beautiful up there. The one downside was the ludicrous amount of Chinese troops around the area....and all over Lhasa in general. This is because of the riots that occurred in early March and due to fear of more uprising due to the Olympics. It just seemed so unnecessary. You kind of have to just ignore them....as hard as it may be to ignore people with machine guns. That afternoon we went to the Sera Monastery which was built in 1419 and is home to around 600 monks. The monastery was cool but not as good as it could've been because so much of it was shut down due to fear of more uprising after the March riots. We went into one Temple and saw some monks but that was about it.
The next day we went to the Summer Palace of the Dali Lama. This area had been to Summer home to past Lama's dating back centuries. There grounds were really nice and the individual palaces were impressive. It was really cool to be standing in the current Dali Lamas house and seeing where he meditated, slept, etc.....very cool stuff. That afternoon we went to the Potala Palace which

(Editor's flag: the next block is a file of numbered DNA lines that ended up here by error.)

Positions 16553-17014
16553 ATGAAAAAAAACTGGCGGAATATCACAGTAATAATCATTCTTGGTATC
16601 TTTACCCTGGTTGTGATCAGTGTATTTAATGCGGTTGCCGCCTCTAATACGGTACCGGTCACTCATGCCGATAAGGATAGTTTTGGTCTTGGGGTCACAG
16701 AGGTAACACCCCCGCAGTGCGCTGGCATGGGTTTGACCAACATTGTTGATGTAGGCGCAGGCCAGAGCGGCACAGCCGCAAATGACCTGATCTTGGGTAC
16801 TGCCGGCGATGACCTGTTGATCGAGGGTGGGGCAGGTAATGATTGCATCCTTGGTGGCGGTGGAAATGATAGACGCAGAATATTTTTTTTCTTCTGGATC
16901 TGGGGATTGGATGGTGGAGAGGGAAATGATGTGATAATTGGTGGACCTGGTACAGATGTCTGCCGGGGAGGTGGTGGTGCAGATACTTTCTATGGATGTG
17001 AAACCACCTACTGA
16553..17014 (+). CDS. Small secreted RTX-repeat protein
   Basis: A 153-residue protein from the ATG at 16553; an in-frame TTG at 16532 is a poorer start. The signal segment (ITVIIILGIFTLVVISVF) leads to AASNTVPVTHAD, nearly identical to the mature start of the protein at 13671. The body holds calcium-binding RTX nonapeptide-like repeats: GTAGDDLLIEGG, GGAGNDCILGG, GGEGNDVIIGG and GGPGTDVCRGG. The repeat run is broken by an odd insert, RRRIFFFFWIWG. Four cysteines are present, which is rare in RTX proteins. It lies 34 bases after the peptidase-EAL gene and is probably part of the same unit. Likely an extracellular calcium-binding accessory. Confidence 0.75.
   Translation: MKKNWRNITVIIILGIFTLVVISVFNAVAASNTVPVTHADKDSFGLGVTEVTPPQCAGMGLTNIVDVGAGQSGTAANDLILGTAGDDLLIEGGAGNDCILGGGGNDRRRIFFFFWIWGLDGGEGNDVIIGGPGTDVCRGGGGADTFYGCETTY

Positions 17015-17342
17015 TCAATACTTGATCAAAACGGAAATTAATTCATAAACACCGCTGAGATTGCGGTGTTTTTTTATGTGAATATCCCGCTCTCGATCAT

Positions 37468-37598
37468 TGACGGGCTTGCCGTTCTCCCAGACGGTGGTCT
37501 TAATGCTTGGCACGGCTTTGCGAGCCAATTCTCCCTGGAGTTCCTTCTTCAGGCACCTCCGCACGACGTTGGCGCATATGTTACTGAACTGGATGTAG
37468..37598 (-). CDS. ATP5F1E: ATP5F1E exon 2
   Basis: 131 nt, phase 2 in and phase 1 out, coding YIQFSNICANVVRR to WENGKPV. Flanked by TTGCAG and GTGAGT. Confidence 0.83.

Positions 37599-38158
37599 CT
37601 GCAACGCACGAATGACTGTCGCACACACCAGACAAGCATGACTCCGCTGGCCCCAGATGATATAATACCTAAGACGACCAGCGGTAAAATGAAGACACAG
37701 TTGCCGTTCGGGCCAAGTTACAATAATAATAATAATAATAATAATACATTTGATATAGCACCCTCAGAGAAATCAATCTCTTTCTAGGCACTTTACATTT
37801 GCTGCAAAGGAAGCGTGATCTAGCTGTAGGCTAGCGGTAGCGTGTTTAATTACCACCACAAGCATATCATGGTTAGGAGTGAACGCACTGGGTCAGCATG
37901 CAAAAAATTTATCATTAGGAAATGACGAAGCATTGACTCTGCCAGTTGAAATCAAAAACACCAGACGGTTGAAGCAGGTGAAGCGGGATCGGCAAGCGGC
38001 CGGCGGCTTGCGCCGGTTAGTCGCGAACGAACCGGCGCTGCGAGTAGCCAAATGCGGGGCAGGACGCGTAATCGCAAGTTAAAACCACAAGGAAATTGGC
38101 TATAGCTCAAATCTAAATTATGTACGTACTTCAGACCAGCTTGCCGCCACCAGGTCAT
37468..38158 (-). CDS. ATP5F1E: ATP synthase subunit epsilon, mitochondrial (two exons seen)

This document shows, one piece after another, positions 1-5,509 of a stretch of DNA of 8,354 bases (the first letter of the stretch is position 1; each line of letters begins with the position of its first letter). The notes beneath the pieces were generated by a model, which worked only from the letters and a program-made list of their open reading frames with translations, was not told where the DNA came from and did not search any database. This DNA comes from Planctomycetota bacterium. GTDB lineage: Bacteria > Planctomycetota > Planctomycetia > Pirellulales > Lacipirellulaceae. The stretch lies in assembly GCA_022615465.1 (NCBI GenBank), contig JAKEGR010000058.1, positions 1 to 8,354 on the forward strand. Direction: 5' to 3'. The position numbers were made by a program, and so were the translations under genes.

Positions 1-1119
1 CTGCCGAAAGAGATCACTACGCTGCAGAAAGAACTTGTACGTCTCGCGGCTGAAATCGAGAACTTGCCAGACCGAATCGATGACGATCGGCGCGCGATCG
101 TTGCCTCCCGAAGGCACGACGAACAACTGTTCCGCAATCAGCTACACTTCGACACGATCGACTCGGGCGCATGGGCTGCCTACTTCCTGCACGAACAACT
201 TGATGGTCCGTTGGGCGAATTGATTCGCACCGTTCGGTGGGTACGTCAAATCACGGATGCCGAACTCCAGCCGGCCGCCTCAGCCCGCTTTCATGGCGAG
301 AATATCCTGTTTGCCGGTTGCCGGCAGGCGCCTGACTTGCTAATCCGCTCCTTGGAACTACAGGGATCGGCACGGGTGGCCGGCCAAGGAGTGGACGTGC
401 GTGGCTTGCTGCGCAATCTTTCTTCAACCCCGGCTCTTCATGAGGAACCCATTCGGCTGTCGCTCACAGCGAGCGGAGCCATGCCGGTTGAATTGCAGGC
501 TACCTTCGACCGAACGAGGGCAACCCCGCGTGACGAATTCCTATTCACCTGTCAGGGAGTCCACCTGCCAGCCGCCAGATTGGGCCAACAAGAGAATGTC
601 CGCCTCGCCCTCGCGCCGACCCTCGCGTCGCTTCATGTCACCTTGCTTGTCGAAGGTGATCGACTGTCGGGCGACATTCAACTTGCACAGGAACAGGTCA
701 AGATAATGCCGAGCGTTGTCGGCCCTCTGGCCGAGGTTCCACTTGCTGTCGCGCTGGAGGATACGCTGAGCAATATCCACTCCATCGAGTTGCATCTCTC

is probably the most recognizable sight in Lhasa. You have to hike up quite a few step to get there and you are definitely out of breath when you reach the top. Potala was basically the full time home of the Dali Lama's dating back to the 5th Dali Lama. The coolest part were the huge tombs of past Lama's. These tombs were massive and were covered in gold and tons of jewels like diamonds, rubies, and others that I can't recall at the moment. Normally you are only able to be in the Palace for an hour but since tourism has been pretty slow we were able to stay for two. I still feel like there was more to see but we got a good amount done.